Terra Nostra

  Terra Nostra Savina Yanatou and Lamia Bedioui stood side-by-side, alone on the stage. The musicians from Primavera en Salonico were resting after a three-hour concert. ‘We are going to sing a Tunisian ballad and a Thracian lullaby,’ Yanatou announced – it was to be a Greek-Tunisian composite song: ‘Rabbi Blonni Bemlayan/ Yati Pouli Then Kelaidhis.’

Lamia Bedoui began: her composed voice soaring with the expressive harmonies of the North African song. She seemed to be emotive despite herself, with all the control of a muezzin with perfect pitch and a broken heart. Then Savina Yanatou responded. The verse of the Greek song followed the rhythm and melody of the Tunisian but Yanatou’s range of vocal expression brought it a lyrical edge. It was to be a conversation between two cultures in different languages, yet clear and devastatingly beautiful. The differences remained but the complimentary qualities of the two voices opened a world rich in possibilities. Terra Nostra The concert drew on the folk repertoires of Albania, Armenia, Bulgaria, Corsica, Cyprus, Greece, Israel, Lebanon, Provence, Sardinia, Sicily, Spain, Tunisia, Turkey and the Sephardic diaspora. Yannatou showed herself to be a singer of astounding range, superb vocal control and consummate musical scholarship. The performance managed to avoid being nostalgic despite its ‘ethnic’ material through its great musicians, improvisation and vocal experiments that drew on a range of musical genres including jazz as well as Western musicians such as Joan Baez and even Leonard Cohen.
The new cosmopolitanism may draw inspiration from a more integrated Mediterranean culture before the rise of nationalisms – from cities such as Salonika, Alexandria and Beirut in which Muslims, Greeks and Jews lived side by side – but the hybrid created by Yannatou and Primavera en Saloniko is still, however, both innovative and exciting. Showing the common heritage that each culture’s particular songs share with others and by singing the harmonies this history produced, Yanatou celebrates this fluidity. 'Yad Anuga,’ for example, is a moving Bedouin song that passed in to Hebrew in Israel and through the Sephardi community of Thessaloniki in to the Greek folk repertoire. Terra Nostra Primavera en Salonico returned for the final piece: these exceptional musicians played nay (rim-blown flute), recorder, guitar, kanonaki (psaltery), lutes (oud, tamboura), violin, accordion, viola, double bass, and percussion (bendir, daoul, tambourine, toumberleki). The hybrid choice of material was perfectly supported by the instruments and the musicians themselves: definitely traditional but by no means limited to a traditional range of expression. An electric double bass next to an oud, vocal improvisation along side the simplicity of a traditional lullaby, a vast range of folk songs from all over the Mediterranean and beyond (a Celtic love song?) brought together and arranged with respect for their integrity but also following the demands of contemporary expression. A hybrid cosmopolitanism, drawing on traditions that have borrowed and grown off each other for centuries, finding expression in songs that are nonetheless completely new.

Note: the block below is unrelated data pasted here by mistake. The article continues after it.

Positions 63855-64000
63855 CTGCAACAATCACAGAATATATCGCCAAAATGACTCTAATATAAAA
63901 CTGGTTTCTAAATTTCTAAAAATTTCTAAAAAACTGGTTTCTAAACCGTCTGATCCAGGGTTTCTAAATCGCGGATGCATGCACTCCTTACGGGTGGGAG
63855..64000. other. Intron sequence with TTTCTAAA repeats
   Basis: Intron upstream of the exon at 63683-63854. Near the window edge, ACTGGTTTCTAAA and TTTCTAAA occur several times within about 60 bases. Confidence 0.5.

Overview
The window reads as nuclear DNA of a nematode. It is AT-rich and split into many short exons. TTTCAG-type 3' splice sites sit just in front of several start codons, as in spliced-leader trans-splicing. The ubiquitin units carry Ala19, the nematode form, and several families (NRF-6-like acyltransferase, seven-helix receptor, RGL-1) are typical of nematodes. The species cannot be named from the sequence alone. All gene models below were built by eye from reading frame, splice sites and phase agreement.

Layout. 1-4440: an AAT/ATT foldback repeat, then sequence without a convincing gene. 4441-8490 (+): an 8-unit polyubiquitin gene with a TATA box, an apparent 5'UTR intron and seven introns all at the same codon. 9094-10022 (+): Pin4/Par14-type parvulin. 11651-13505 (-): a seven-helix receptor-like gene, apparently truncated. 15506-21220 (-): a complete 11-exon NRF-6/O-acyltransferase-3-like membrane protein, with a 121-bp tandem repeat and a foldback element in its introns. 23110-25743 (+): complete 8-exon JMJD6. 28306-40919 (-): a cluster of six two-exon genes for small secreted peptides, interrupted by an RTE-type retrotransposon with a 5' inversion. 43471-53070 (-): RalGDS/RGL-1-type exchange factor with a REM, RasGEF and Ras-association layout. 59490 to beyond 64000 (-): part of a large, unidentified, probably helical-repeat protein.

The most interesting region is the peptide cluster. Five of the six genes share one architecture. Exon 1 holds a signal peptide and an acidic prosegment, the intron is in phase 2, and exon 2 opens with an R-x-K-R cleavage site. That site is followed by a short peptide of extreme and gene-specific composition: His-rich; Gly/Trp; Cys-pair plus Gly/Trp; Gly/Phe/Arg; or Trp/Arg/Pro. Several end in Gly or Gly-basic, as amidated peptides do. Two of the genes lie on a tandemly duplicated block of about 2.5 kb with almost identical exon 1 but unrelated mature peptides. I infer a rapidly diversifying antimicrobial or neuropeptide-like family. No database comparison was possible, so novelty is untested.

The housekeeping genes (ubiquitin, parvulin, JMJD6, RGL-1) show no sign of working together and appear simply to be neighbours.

The concert ‘Terra Nostra’ took place on 21st January 2004 at the Free2Go Club 22 in Athens, Greece. Savina Yanatou is touring in Europe in February and March 2004. She is opening the Byzantine festival at London’s Queen Elizabeth Hall. Many of the songs featured are on the Terra Nostra live album available from ECM records. Leonidas Liambey

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